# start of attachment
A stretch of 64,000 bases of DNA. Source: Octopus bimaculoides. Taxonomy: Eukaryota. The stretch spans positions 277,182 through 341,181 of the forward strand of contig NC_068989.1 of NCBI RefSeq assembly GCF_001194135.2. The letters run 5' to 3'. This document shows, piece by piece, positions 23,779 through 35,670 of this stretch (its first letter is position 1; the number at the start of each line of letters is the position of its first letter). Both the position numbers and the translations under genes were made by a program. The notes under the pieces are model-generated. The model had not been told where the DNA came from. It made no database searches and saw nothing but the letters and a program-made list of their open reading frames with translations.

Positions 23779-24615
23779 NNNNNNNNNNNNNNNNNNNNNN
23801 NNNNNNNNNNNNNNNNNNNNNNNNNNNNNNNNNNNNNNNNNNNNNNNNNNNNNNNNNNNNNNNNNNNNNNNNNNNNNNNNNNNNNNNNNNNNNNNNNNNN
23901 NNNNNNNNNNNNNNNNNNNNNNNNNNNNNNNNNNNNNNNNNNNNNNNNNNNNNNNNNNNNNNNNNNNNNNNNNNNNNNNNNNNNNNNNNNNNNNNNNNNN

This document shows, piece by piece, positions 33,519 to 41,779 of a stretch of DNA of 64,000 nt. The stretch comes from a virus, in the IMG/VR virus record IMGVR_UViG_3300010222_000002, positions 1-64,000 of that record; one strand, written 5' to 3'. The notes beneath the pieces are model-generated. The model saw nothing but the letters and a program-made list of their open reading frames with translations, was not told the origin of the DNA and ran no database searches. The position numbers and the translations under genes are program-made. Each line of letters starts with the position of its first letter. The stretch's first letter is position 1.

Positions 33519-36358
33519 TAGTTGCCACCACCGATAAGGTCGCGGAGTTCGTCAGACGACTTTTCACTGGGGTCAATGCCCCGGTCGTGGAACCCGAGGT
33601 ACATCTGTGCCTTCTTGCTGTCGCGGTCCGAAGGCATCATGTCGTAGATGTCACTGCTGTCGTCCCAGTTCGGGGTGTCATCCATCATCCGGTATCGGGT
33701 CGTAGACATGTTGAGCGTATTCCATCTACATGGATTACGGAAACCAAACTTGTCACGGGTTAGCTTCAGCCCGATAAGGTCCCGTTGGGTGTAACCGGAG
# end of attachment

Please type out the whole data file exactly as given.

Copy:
A stretch of 64,000 bases of DNA. Source: Octopus bimaculoides. Taxonomy: Eukaryota. The stretch spans positions 277,182 through 341,181 of the forward strand of contig NC_068989.1 of NCBI RefSeq assembly GCF_001194135.2. The letters run 5' to 3'. This document shows, piece by piece, positions 23,779 through 35,670 of this stretch (its first letter is position 1; the number at the start of each line of letters is the position of its first letter). Both the position numbers and the translations under genes were made by a program. The notes under the pieces are model-generated. The model had not been told where the DNA came from. It made no database searches and saw nothing but the letters and a program-made list of their open reading frames with translations.

Positions 23779-24615
23779 NNNNNNNNNNNNNNNNNNNNNN
23801 NNNNNNNNNNNNNNNNNNNNNNNNNNNNNNNNNNNNNNNNNNNNNNNNNNNNNNNNNNNNNNNNNNNNNNNNNNNNNNNNNNNNNNNNNNNNNNNNNNNN
23901 NNNNNNNNNNNNNNNNNNNNNNNNNNNNNNNNNNNNNNNNNNNNNNNNNNNNNNNNNNNNNNNNNNNNNNNNNNNNNNNNNNNNNNNNNNNNNNNNNNNN

This document shows, piece by piece, positions 33,519 to 41,779 of a stretch of DNA of 64,000 nt. The stretch comes from a virus, in the IMG/VR virus record IMGVR_UViG_3300010222_000002, positions 1-64,000 of that record; one strand, written 5' to 3'. The notes beneath the pieces are model-generated. The model saw nothing but the letters and a program-made list of their open reading frames with translations, was not told the origin of the DNA and ran no database searches. The position numbers and the translations under genes are program-made. Each line of letters starts with the position of its first letter. The stretch's first letter is position 1.

Positions 33519-36358
33519 TAGTTGCCACCACCGATAAGGTCGCGGAGTTCGTCAGACGACTTTTCACTGGGGTCAATGCCCCGGTCGTGGAACCCGAGGT
33601 ACATCTGTGCCTTCTTGCTGTCGCGGTCCGAAGGCATCATGTCGTAGATGTCACTGCTGTCGTCCCAGTTCGGGGTGTCATCCATCATCCGGTATCGGGT
33701 CGTAGACATGTTGAGCGTATTCCATCTACATGGATTACGGAAACCAAACTTGTCACGGGTTAGCTTCAGCCCGATAAGGTCCCGTTGGGTGTAACCGGAG